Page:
An integrated energy company, which operates in Brazil and in 27 different countries, which produces 2.4 million boed and with 55800 employees depends upon contractors for a wide range of its activities. Successful completion of contractor work is highly conditioned to an integrated Environment Health and Safety (EHS) management. In 2001 the Company started reformulating its HSE Management System and set 15 Corporate Guidelines. One of these Guidelines is related to acquisition of services, which has a very important role for HSE performance, because of the large number of contractors. This guideline is subdivided into requirements that include HSE aspects in all stages of the contracting process, in a structured and integrated manner. These stages start with the specification of HSE requirements that count with the inclusion of the companies in the vendor list, depending on the risk involved in the scope to be executed, until the final evaluation of the contract.

The inclusion of new HSE requirements in its contracting process has contributed to the improvement of the quality of HSE management system and performance of Brazilian and International companies with which it deals. It is worth mentioning that the Company influences, direct or indirectly, about 30000 companies. Since 2001, five annual meetings involving the President, the Board of Directors and contracted companies’ leaders were held to spread HSE policies and guidelines and communicate the new requirements. Each annual meeting involved the participation of the leaders of the 500 main contractors.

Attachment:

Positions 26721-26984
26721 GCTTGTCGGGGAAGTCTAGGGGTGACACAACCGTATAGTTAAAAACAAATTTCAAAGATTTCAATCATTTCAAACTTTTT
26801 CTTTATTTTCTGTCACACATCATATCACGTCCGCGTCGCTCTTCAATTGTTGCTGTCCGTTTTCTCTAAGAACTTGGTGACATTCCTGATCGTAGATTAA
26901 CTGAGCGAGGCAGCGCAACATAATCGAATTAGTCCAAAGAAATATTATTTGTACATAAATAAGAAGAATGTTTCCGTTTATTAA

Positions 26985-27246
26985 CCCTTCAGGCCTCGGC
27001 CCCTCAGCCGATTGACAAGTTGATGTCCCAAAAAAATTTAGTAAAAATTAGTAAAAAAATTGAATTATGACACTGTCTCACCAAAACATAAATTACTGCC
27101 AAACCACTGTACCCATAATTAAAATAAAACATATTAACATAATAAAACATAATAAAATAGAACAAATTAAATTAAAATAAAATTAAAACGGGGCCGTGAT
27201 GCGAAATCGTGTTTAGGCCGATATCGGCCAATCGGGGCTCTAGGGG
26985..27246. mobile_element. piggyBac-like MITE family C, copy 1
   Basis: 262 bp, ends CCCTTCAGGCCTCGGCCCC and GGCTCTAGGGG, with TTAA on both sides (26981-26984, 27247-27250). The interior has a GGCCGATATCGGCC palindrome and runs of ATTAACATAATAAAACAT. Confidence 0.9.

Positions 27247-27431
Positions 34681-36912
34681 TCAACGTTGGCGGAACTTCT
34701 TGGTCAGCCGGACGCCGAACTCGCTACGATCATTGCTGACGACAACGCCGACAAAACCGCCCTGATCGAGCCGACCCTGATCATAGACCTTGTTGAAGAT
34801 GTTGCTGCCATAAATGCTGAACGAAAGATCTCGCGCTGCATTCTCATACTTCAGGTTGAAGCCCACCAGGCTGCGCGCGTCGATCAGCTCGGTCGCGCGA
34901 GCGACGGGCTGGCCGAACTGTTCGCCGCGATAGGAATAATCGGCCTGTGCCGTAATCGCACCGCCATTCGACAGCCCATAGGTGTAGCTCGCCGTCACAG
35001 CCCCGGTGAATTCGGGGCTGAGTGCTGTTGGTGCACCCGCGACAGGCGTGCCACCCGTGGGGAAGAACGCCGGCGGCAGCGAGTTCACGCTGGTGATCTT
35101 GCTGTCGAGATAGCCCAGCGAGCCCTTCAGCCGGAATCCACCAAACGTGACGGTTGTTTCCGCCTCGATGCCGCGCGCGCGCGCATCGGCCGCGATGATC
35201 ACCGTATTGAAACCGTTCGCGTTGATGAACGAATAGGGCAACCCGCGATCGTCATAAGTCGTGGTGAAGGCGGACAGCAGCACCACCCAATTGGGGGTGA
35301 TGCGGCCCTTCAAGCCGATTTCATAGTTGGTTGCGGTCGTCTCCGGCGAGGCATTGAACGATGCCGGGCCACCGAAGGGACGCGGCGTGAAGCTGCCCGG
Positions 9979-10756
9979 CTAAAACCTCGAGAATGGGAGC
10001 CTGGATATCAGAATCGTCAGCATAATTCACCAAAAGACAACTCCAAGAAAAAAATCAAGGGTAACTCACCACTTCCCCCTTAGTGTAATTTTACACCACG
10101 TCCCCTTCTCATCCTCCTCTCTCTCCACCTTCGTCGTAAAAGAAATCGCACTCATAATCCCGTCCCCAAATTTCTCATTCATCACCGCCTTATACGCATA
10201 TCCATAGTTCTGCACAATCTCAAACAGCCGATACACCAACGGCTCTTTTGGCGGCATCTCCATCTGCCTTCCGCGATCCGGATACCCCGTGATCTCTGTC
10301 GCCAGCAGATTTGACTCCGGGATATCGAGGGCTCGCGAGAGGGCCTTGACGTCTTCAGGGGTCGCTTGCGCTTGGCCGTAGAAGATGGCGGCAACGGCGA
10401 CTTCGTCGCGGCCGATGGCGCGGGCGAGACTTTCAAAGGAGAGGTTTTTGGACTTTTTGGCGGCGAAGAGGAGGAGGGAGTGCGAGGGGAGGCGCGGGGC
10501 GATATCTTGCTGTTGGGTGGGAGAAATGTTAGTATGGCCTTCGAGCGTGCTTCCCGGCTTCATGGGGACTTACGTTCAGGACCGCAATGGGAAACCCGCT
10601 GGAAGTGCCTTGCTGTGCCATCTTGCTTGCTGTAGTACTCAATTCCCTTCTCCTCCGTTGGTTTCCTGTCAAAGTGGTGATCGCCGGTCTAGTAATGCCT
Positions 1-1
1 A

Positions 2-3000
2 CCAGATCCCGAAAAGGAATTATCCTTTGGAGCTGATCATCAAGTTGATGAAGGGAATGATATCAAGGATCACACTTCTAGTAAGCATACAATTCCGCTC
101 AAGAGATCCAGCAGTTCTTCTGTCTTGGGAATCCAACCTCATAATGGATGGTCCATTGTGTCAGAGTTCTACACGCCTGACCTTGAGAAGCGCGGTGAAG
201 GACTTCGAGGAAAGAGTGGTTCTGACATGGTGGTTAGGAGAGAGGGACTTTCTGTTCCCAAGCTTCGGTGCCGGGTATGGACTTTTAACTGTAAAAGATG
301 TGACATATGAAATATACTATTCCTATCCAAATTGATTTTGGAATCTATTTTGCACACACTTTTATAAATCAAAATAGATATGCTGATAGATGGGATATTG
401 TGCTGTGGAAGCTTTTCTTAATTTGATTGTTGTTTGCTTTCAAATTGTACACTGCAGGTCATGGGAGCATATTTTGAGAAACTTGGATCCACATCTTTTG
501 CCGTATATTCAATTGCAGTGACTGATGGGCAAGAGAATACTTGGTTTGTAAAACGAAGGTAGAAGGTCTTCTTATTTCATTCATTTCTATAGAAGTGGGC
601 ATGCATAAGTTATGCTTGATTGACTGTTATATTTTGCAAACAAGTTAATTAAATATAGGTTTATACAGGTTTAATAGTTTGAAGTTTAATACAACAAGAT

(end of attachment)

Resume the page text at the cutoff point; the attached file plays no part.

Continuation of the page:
With this process the Company expects to expand HSE value involving contractors; standardize relationship with contractors; improve HSE performance and reduce losses caused by incidents.

The workforce Lost Time Injuries Frequency in 2008 was 0.59 (per million hours worked), almost 5 times less than 2001 and below the industry average. The Fatal Accident Rate (per 100 million hours worked) was 6 times smaller in the same period. In the last 7 years, oil spills were substantially reduced reaching during this period a maximum of 530 m3, one of the lowest records of the oil industry.

The inclusion of the new requirements promoted the implementation of a structured HSE Management System by the contracted companies, resulting in a higher commitment to social and environmental responsibility and significant results related to accident prevention in these companies.

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